Coding and noncoding variants in EBF3 are involved in HADDS and simplex autism

Previous research in autism and other neurodevelopmental disorders(NDDs) has indicated an important contribution of protein-coding (coding) de novo variants (DNVs) within specificgenes. The role of de novo noncoding variation has been observable as a general increase in genetic burden but hasyet to be resolved to individual functional elements. In this study, we assessed whole-genome sequencing data in 2671families with autism (discovery cohort of 516 families, replication cohort of 2155 families). We focused on DNVs inenhancers with characterized in vivo activity in the brain and identified an excess of DNVs in an enhancer namedhs737.
We adapted the fitDNM statistical model to work in noncoding regions andtested enhancers for excess of DNVs in families with autism. We found only one enhancer (hs737) with nominalsignificance in the discovery (p = 0.0172), replication (p = 2.5 × 10-3), and combined dataset (p = 1.1 ×10-4). Each individual with a DNV in hs737 had shared phenotypes including being male, intact cognitivefunction, and hypotonia or motor delay. Our in vitro assessment of the DNVs showed they all reduce enhancer activityin a neuronal cell line. By epigenomic analyses, we found that hs737 is brain-specific and targets the transcriptionfactor gene EBF3 in human fetal brain. EBF3 is genome-wide significant for coding DNVs in NDDs (missense p = 8.12 ×10-35, loss-of-function p = 2.26 × 10-13) and is widely expressed in the body. Throughcharacterization of promoters bound by EBF3 in neuronal cells, we saw enrichment for binding to NDD genes (p = 7.43 ×10-6, OR = 1.87) involved in gene regulation. Individuals with coding DNVs have greater phenotypicseverity (hypotonia, ataxia, and delayed development syndrome [HADDS]) in comparison to individuals with noncodingDNVs that have autism and hypotonia.
In this study, we identify DNVs in the hs737 enhancer in individualswith autism. Through multiple approaches, we find hs737 targets the gene EBF3 that is genome-wide significant inNDDs. By assessment of noncoding variation and the genes they affect, we are beginning to understand their impact ongene regulatory networks in NDDs.
Autism; De novo; EBF3; Enhancer; Gene regulatory network; Genome; Neurodevelopmental disorder; Variant; hs737. Hum Genomics. 2021 Jul 13;15(1):44. doi: 10.1186/s40246-021-00342-3.


Other Contributors

Evin M Padhi 1Tristan J Hayeck 2 3Zhang Cheng 4Sumantra Chatterjee 5Brandon J Mannion 6Marta Byrska-Bishop 7Marjolaine Willems 8Lucile Pinson 8Sylvia Redon 9Caroline Benech 9Kevin Uguen 9Séverine Audebert-Bellanger 10Cédric Le Marechal 9Claude Férec 9Stephanie Efthymiou 11Fatima Rahman 12Shazia Maqbool 11 12Reza Maroofian 11Henry Houlden 11Rajeeva Musunuri 7Giuseppe Narzisi 7Avinash Abhyankar 7Riana D Hunter 6Jennifer Akiyama 6Lauren E Fries 5Jeffrey K Ng 1Elvisa Mehinovic 1Nick Stong 13Andrew S Allen 14 15 16Diane E Dickel 6Raphael A Bernier 17David U Gorkin 4 18Len A Pennacchio 6 19Michael C Zody 7Tychele N Turner 20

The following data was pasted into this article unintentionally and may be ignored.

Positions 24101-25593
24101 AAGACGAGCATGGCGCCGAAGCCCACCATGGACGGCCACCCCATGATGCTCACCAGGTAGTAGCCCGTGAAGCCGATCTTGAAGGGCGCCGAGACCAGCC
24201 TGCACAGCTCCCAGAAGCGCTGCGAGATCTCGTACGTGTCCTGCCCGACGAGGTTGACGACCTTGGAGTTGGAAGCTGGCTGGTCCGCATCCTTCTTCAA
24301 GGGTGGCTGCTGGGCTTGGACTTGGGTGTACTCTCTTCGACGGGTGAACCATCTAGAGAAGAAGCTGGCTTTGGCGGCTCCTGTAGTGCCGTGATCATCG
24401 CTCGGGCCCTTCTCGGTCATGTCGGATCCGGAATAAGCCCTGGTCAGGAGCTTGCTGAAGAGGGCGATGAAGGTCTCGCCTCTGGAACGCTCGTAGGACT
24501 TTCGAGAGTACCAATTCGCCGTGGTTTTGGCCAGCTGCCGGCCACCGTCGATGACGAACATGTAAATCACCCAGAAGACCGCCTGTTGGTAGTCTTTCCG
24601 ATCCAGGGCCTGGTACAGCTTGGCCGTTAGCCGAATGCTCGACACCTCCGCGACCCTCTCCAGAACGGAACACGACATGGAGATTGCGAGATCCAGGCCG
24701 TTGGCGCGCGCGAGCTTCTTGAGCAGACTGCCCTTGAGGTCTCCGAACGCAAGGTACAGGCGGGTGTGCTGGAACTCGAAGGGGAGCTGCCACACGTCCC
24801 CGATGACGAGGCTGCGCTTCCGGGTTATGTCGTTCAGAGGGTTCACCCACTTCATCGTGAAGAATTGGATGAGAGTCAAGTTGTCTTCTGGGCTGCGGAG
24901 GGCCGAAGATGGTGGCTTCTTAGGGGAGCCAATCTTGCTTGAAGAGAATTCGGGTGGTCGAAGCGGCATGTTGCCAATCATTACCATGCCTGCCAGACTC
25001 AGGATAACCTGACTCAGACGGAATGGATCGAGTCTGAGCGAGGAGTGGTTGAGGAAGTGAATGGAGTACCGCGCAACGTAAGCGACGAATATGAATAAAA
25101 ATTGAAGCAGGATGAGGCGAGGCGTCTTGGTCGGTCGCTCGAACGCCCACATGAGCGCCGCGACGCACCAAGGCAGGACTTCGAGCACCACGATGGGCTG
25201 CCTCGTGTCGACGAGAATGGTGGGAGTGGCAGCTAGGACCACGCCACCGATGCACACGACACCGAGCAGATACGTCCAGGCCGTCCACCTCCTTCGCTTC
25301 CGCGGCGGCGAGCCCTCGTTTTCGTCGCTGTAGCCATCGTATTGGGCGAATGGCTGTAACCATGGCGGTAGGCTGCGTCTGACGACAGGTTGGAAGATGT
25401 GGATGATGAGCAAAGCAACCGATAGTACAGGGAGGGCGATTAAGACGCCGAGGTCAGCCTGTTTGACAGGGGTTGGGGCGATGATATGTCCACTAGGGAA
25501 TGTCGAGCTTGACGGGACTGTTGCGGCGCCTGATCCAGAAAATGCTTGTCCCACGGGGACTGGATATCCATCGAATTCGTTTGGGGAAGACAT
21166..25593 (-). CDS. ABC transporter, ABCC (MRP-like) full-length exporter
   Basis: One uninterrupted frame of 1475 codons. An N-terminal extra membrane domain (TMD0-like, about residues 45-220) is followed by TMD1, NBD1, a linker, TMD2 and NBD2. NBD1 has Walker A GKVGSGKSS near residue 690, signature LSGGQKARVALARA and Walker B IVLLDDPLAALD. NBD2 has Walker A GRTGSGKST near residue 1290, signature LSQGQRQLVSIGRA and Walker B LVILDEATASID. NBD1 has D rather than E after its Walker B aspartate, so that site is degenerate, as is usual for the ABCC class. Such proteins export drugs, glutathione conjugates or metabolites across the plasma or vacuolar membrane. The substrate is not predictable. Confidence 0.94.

• 1Department of Genetics, Washington
    University School of Medicine, 4523 Clayton Avenue, Campus Box 8232, St. Louis, MO, 63110, USA.
  • 2Department of Pathology and Laboratory
    Medicine, Perelman School of Medicine, University of Pennsylvania, Philadelphia, PA, 19104, USA.
  • 3Department of Pathology and Laboratory
    Medicine, Children’s Hospital of Philadelphia, Philadelphia, PA, 19104, USA.
  • 4Center for Epigenomics, University of
    California San Diego School of Medicine, 9500 Gilman Drive, La Jolla, CA, 92093, USA.
  • 5Center for Human Genetics and Genomics,
    NYU School of Medicine, New York, NY, 10016, USA.
  • 6Environmental Genomics and Systems
    Biology Division, Lawrence Berkeley National Laboratory, Berkeley, CA, 94720, USA.
  • 7New York Genome Center, New York, NY,
    10013, USA.
  • 8University of Montpellier, département de
    Génétique, maladies rares médecine personnalisée, U 1298, CHU Montpellier, University of Montpellier,
    Montpellier, France.
  • 9CHU Brest, Inserm, Univ Brest, EFS,UMR
    1078, GGB, F-29200, Brest, France.
  • 10Service de Génétique Médicale, CHRU de
    Brest, Brest, France.
  • 11Department of Neuromuscular Disorders,
    UCL Institute of Neurology, Queen Square, London, WC1N 3BG, UK.
  • 12Development and Behavioral Pediatrics
    Department, Institute of Child Health and Children Hospital, Lahore, Pakistan.
  • 13Institute for Genomic Medicine,
    Columbia University, New York, NY, 10027, USA.
  • 14Center for Statistical Genetics and
    Genomics, Duke University, Durham, NC, 27708, USA.
  • 15Division of Integrative Genomics, Duke
    University, Durham, NC, 27708, USA.
  • 16Department of Biostatistics and
    Bioinformatics, Duke University, Durham, NC, 27708, USA.
  • 17Department of Psychiatry and Behavioral
    Sciences, University of Washington, Seattle, WA, 98195, USA.
  • 18Department of Biology, Emory
    University, Atlanta, GA, 30322, USA.
  • 19U.S. Department of Energy Joint Genome
    Institute, Walnut Creek, CA, 94598, USA.
  • 20Department of Genetics, Washington
    University School of Medicine, 4523 Clayton Avenue, Campus Box 8232, St. Louis, MO, 63110, USA.